President Michael D Higgins has addressed the opening ceremony of the BT Young Scientist and Technology Exhibition.
In his address, President Higgins told students that they opportunity to change the world.
"It is up to you to protect it, nurture it and all those who inhabit it."
Now in its 56th year, the exhibition showcases some of the brightest young brains and their innovative projects.
Over 1,000 students are involved in this year's event, which is taking place entirely online.
Two hundred prizes are up for grabs as well as the top prize of the Young Scientist Trophy and €7,500.
Students Investigate Effects Of Covid-19 Lockdowns
Many projects touched on Covid-19.
Megan Hegarty and Tori Gallagher from Loreto Community School in Donegal investigated which generation was coping best with the pandemic.
While Sophie McCroy from from St Mary’s Secondary school in Cork focused on the effect lockdown has had on domestic abuse victims.
"I feel like the lockdown period has exasperated the situation [around domestic abuse]."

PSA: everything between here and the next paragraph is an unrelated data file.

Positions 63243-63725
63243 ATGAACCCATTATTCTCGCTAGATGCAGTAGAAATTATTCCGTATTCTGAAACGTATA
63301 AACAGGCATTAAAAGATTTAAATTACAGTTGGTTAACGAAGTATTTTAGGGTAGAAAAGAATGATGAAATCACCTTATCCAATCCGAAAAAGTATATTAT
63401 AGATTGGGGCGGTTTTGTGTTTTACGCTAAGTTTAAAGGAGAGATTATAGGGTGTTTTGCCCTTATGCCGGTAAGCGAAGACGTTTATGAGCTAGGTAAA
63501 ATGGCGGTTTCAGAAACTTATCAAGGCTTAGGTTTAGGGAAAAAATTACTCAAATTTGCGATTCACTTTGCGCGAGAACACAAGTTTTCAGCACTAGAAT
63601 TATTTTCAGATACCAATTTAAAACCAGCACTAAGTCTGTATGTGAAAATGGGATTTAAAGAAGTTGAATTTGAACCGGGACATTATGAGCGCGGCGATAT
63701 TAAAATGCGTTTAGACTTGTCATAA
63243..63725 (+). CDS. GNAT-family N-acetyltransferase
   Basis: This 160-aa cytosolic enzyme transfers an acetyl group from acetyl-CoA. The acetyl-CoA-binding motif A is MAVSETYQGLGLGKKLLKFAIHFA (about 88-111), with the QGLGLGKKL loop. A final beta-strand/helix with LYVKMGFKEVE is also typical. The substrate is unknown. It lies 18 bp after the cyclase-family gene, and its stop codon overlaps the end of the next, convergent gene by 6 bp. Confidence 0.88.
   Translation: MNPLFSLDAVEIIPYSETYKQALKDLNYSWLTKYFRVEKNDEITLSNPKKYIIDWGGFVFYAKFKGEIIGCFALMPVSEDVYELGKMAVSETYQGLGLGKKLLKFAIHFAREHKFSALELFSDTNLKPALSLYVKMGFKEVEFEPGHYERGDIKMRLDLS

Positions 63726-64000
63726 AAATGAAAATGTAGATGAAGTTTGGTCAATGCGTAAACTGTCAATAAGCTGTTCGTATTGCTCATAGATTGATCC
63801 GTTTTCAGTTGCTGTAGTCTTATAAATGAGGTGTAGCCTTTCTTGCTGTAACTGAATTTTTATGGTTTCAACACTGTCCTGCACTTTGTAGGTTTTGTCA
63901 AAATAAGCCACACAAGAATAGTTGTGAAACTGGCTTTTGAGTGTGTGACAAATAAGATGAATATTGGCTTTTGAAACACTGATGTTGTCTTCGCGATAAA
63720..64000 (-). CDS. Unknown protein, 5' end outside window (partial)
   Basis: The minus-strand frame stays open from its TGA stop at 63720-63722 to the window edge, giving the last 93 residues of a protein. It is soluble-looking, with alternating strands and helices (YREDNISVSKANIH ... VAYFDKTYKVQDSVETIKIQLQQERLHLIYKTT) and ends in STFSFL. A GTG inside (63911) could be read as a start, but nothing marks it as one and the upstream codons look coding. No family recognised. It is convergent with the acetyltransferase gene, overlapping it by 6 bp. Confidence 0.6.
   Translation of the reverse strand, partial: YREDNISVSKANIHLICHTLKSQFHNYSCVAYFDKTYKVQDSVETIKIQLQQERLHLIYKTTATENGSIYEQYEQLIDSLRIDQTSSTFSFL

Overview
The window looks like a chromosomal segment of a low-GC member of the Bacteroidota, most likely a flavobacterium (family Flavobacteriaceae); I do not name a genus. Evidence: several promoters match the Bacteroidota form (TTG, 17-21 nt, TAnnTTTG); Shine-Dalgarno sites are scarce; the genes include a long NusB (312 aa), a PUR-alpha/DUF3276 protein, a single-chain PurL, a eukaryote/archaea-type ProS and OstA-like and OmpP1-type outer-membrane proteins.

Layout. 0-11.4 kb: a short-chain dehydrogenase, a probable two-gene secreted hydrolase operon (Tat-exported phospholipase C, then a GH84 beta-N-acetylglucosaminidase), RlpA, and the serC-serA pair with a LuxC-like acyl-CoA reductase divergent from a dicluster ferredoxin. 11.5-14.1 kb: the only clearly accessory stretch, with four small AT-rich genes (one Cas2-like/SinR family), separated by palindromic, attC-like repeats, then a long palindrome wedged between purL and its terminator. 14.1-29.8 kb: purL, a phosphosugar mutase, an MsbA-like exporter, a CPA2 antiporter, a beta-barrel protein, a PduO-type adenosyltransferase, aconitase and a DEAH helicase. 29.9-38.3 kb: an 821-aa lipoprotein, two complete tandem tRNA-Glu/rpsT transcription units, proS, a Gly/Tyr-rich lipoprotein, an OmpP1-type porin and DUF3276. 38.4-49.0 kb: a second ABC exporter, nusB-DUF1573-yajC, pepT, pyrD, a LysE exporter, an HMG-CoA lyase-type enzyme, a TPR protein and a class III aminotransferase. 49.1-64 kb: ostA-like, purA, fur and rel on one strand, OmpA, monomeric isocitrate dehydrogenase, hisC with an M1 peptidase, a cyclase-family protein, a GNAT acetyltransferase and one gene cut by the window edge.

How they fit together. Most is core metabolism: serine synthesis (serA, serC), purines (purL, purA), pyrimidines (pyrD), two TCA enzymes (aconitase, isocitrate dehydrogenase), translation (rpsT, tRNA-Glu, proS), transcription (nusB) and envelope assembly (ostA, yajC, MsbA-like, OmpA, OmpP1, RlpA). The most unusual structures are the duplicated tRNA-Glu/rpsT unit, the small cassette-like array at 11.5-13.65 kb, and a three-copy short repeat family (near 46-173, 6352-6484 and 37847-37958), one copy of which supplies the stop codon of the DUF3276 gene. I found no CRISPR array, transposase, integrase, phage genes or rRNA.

Ms McCroy said the pandemic has highlighted the abuse that's taken place "even prior to the pandemic."
Technology Category Turns To Invention
Meanwhile, in the technology section some students looked at creating completely biodegradable coffee cups and improved PPE.
Hugo Phelan from Glenstal Abbey School in Limerick tested just how accurate our weather apps are.
"My goal is to find the most accurate weather app."
Mr Phelan did this by building his own weather station and comparing the results with apps predictions.
Climate change also features in the exhibition.
A first year student from Patrician Presentation School in Fethard County Tipperary was inspired by his surroundings.
John David O'Donnell used wool from the sheep of his family farm to create a plastic packaging substitute.
"For my study I looked at using natural materials to combine with sheep wool."
The farming-enthusiast says he was able to create a carboard like structure that he hopes will replace plastic in time.
The exhibition is available on Young Scientist's website until Friday.